ASD lab tests & the cash waiting in the wings

In the privacy of your own home…

Several lab tests are being developed that may offer a heads up to parents that their child may have an autism spectrum disorder. We just covered two of them on our most recent story on The Autism Channel World News:

But there’s a story behind the story that demonstrates one thing driving the research; the rich untapped market of a medical niche where there’s still a dearth of drugs and treatments “on label” for ASDs.

The “on-label/off-label” distinction is an important one for pharmaceutical manufacturers, because it determines if they may dispatch an army of reps to doctors’ offices and pitch the product for their on-the-spectrum patients. For an in-depth look at how this works in practice, see Huffington Post’s investigative piece on Risperdal.¬†

But drugs have to run a long, expensive gauntlet to get to market, and increasingly, as we play with the official diagnosis of autism, the primary disorder becomes an umbrella that pairs with a set of co-morbidities. It’s the co-morbidities, like epilepsy, gastro-intenstinal problems, and ADD/ADHD that drive what drugs get prescribed to alleviate some of the symptoms.

Tests, particularly those that use gene sequencing or RNA analysis, have a much easier path to market than prescription medication, and an immediate built-in clientele: parents willing to shell out their own cash for a heads up for the common worry that their children’s development are atypical.


The marketing and money behind the research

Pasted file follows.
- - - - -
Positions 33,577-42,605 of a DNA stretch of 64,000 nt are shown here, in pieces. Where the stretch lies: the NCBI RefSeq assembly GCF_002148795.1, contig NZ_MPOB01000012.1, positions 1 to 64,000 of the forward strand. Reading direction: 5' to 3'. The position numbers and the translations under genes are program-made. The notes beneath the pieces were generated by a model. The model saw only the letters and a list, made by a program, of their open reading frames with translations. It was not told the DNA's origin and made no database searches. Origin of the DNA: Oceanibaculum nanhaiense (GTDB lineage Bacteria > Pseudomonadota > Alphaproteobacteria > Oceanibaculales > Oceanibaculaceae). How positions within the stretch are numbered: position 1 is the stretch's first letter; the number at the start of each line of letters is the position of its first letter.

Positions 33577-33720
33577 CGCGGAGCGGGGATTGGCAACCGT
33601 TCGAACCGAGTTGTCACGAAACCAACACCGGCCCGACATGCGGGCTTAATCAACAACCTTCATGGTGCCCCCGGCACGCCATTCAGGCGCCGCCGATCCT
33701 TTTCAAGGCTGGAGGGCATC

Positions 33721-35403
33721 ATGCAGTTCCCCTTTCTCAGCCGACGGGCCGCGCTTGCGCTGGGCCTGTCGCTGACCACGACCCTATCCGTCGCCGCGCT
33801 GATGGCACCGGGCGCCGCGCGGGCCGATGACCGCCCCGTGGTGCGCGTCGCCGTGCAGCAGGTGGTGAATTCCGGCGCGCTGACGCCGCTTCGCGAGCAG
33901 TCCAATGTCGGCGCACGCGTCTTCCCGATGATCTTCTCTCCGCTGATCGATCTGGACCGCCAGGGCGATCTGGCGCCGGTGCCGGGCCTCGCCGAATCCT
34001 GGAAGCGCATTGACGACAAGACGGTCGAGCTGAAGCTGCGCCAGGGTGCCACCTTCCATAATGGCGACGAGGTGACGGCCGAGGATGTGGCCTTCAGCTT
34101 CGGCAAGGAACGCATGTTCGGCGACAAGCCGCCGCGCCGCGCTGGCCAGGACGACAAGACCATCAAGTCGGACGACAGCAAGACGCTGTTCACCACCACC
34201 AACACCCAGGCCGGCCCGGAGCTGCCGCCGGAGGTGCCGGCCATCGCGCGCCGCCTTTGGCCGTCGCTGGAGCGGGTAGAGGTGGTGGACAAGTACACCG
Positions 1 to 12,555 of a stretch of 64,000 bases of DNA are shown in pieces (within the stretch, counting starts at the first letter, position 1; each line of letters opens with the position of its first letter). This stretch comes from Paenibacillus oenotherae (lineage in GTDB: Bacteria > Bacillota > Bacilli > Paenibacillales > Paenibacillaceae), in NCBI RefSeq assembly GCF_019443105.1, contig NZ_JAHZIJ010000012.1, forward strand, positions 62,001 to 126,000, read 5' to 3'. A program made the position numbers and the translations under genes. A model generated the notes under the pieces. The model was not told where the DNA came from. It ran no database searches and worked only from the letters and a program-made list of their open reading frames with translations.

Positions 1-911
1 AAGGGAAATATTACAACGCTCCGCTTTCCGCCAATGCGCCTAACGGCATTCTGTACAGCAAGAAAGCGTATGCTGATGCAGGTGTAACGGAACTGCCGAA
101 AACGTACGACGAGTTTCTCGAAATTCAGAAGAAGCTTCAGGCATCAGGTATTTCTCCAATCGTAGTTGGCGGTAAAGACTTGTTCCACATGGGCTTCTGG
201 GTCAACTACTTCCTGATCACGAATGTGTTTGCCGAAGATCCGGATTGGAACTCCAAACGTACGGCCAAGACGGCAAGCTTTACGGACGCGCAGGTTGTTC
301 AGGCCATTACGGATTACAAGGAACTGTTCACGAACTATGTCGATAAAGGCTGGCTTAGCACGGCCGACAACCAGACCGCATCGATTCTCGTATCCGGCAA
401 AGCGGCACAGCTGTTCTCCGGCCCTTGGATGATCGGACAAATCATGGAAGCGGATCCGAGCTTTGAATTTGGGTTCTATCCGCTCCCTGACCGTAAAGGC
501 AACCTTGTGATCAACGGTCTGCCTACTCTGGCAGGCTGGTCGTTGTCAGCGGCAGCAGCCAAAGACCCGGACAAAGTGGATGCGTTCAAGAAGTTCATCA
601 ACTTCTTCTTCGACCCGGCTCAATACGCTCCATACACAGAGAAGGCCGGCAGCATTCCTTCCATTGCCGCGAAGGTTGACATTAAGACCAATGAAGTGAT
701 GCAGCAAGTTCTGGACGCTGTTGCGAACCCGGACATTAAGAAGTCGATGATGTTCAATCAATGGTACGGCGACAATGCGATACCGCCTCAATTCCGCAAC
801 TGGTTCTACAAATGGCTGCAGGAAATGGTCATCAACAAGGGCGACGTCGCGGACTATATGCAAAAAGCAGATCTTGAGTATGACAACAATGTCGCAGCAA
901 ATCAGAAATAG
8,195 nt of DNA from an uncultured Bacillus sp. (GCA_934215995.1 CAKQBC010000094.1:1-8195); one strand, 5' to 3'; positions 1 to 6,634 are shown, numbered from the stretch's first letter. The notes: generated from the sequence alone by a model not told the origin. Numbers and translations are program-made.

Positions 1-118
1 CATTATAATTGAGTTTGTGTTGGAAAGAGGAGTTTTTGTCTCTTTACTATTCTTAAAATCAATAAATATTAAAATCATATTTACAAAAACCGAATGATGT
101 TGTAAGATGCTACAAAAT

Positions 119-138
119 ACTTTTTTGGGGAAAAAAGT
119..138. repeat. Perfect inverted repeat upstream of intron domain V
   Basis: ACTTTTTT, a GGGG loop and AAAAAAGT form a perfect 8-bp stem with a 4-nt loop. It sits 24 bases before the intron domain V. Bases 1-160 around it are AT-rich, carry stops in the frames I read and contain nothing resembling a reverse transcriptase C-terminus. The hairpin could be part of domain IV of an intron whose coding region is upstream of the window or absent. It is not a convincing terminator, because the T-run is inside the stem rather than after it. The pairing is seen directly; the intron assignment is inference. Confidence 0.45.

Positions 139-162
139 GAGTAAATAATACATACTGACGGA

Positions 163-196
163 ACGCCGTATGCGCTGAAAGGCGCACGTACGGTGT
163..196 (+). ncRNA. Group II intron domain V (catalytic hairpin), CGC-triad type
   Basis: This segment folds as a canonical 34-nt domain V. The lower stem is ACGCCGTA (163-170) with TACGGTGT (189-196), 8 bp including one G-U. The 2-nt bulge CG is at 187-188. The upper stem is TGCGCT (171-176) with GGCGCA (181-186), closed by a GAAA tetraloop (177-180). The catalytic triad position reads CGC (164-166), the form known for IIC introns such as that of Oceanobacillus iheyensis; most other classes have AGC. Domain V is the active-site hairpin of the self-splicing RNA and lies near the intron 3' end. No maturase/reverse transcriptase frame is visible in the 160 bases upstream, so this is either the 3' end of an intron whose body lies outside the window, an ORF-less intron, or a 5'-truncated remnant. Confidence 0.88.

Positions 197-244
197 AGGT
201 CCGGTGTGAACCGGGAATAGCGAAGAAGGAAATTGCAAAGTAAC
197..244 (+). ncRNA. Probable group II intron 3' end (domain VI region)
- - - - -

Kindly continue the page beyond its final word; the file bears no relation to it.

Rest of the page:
Enter Quadrant Biosciences. This well-funded startup has started teasing its Clarifi product in social media, building a list of parents and clinicians who want notice when its saliva-analysis test comes to market in “Late 2018.” (Quadrant Biosciences did not respond to our request for an interview.)

It’s full staff of marketers, funders and researchers not only has a proposed solution to: “Does my child have an ASD?” but to “Does my child have a concussion?” which shares the demographic of potential buyers who will fork over their own funds for a quick, though not necessarily totally accurate answer.

In the case of ASDs this could serve a valuable purpose as we are woefully short of diagnosticians as insurance companies become pickier about what constitutes a diagnosis. Prioritizing those who were tagged by a lab test could help us better assign who gets a professional diagnosis quickly.

Our TACWN video story highlighted two research studies that promise real-world results soon, and both of them have a “back-end” biosciences company waiting in the wings to fund commercial testing. SUNY’s is Quadrant, as we’ve noted. But for the Davis team, it is Axial Biotherapeutics¬†though they may not be quite as far down the road as Quadrant, whose test promises a much higher hit-rate (upwards of 75%.)

It’s still too early to tell how accurate these tests may be with either company’s product. The UC Davis team acknowledges they need a lot more biomarkers to make the test relevant, and the SUNY group is still a ways from having a track record.